I will stick my neck out that ultimately the DA and EFF which will also include the UDM, ACDP and COPE will reach an agreement to take control of the major Metro’s and other strategic towns. This would place about 83% of local government’s finances under opposition control.
In the strongly DA Western Cape some coalitions have been announced. The Independent Coalition of SA (Icosa) in Kannaland in the Western Cape where they are in coalition with the ANC. In the Western Cape the Democratic Alliance concluded a deal with three regional parties, the Karoo Gemeenskap Party (KGP), the Karoo Democratic Force (KDF) and the Karoo Ontwikkelings Party (KOP), to form a majority government in Prince Albert, Laingsburg and Beaufort West, as well as the greater Central Karoo District Municipality.
Despite their gains both the DA and the EFF have got work to do before 2019. The two Parties have done well but more is needed if they are to challenge for power in 2019.
The DA’s total vote increased from 3.178 million (23.80%) to 4.005 million (26.77%), whereas in the first municipal election the EFF received 1.218 million (8.14%). The ANC vote dropped from 8.144 million (60.98%) to 7.979 million (53.34%). As for the smaller parties they have to rethink their relevance on the national political stage.
Mmusi Maimane and the DA now have the wind from behind and providing they keep their election machine well oiled and delivers on their promises in the new areas that they govern together with a new drive to attract urban black voters they could fare much better in 2019. Any falter in these tasks could send them right back again.
Julius Malema and the EFF now need to show that they are a political party that has well thought out and practical policies. They can no longer be a vocal protest group; they must become relevant and build up an election machine.
With the ANC flying into a head wind they face a major challenge, they have to regain the trust of voters who they have let down and treated as fools.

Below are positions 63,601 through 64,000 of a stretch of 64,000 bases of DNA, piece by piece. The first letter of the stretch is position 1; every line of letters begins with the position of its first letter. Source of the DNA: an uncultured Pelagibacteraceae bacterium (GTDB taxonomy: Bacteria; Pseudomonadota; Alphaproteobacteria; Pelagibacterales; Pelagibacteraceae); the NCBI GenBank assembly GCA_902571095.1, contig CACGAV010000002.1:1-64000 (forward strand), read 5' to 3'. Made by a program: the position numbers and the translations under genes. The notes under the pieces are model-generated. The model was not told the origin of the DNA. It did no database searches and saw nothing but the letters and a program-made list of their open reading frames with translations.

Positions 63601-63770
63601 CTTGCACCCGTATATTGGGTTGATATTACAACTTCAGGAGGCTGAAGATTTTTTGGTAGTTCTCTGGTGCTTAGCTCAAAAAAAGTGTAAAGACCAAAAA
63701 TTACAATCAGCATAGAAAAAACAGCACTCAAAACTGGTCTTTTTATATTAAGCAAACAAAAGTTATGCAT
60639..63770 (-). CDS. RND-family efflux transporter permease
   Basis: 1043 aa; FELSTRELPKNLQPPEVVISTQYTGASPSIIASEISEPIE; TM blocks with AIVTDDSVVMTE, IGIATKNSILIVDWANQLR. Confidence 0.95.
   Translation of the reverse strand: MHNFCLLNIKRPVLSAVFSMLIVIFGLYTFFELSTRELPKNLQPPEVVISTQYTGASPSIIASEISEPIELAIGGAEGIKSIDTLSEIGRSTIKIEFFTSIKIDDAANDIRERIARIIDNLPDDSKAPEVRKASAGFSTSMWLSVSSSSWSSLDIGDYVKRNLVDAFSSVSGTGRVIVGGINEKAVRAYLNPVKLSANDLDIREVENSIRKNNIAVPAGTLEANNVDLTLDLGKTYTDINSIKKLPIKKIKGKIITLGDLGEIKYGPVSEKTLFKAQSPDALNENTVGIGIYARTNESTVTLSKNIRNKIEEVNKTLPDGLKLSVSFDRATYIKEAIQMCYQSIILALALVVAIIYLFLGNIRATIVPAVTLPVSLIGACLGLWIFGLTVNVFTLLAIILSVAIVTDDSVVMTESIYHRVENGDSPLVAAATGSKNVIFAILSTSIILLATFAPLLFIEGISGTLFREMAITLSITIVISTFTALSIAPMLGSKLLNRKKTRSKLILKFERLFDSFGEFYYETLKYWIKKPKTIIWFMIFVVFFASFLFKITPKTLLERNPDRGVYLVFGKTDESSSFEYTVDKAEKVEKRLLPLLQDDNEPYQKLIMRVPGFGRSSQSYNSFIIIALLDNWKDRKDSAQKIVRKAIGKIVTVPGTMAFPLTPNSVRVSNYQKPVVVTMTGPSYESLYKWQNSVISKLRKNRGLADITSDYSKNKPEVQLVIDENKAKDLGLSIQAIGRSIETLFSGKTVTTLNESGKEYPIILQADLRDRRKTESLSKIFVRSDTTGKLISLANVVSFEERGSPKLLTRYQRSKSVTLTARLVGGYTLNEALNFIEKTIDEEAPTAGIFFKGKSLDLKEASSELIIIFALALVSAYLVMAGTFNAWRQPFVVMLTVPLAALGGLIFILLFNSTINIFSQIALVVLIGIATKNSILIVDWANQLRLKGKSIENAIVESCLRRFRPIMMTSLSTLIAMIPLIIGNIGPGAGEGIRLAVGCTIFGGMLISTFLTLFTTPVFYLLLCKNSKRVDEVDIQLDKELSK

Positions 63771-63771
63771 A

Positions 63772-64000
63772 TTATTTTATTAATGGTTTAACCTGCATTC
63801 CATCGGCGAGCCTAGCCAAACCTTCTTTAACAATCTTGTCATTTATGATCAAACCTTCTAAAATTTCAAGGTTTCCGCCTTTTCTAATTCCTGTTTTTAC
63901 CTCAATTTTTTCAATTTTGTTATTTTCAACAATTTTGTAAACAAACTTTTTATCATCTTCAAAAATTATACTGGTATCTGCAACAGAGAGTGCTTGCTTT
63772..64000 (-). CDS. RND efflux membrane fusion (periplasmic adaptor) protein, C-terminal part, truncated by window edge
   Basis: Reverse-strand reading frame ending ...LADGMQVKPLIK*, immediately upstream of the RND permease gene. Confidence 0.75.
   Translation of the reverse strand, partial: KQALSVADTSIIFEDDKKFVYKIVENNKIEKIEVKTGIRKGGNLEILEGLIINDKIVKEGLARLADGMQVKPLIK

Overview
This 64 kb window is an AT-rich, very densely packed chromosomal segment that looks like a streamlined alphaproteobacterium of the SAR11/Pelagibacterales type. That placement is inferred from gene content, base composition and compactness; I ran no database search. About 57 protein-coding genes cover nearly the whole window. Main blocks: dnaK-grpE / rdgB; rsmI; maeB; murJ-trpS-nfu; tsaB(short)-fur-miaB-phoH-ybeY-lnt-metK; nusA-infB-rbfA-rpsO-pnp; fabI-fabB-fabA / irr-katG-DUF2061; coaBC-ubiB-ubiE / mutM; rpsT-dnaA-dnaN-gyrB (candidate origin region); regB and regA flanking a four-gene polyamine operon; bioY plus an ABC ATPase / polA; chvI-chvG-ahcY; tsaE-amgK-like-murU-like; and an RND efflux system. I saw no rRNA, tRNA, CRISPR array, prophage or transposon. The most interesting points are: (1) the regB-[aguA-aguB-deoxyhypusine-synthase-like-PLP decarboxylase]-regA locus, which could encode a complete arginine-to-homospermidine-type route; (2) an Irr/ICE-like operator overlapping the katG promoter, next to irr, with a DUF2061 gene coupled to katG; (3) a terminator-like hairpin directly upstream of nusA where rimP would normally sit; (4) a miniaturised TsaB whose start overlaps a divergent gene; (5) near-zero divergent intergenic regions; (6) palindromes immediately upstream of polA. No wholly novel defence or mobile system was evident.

Currently they are in denial, they refuse to acknowledge that Jacob Zuma and his acolytes are the problem, Cyril Ramaphosa the potential next President who was well regarded has now lost respect of many people and the other potential contender Nkosazana Dlamini-Zuma would represent more of the same. They need to take drastic action to change their image or we could see their demise within the next decade.
What South Africa does not need is for people like Gwede Mantashe querying the fairness of the electoral system. After favouring it for twenty years he suddenly questions its legitimacy. I am of the firm opinion that the current system for the election of local councillors fulfils the constitutional imperatives and is the only sphere of government where the voters can chose their actual representative.
My only reservation about the current system is that the various political parties’ leadership, the ANC more than others, interfere with the choice of the local community nominations.
It would be an injustice to conclude without paying tribute to Mr. Glen Mashinini the Head of the IEC. His appointment was greeted with concern from across the political spectrum, me included, that he was a Zuma lackey. However, in my opinion the IEC handled the election well and all irregularities dealt with promptly without fear or favour. Perhaps we have another Thuli in the making.
Until next time,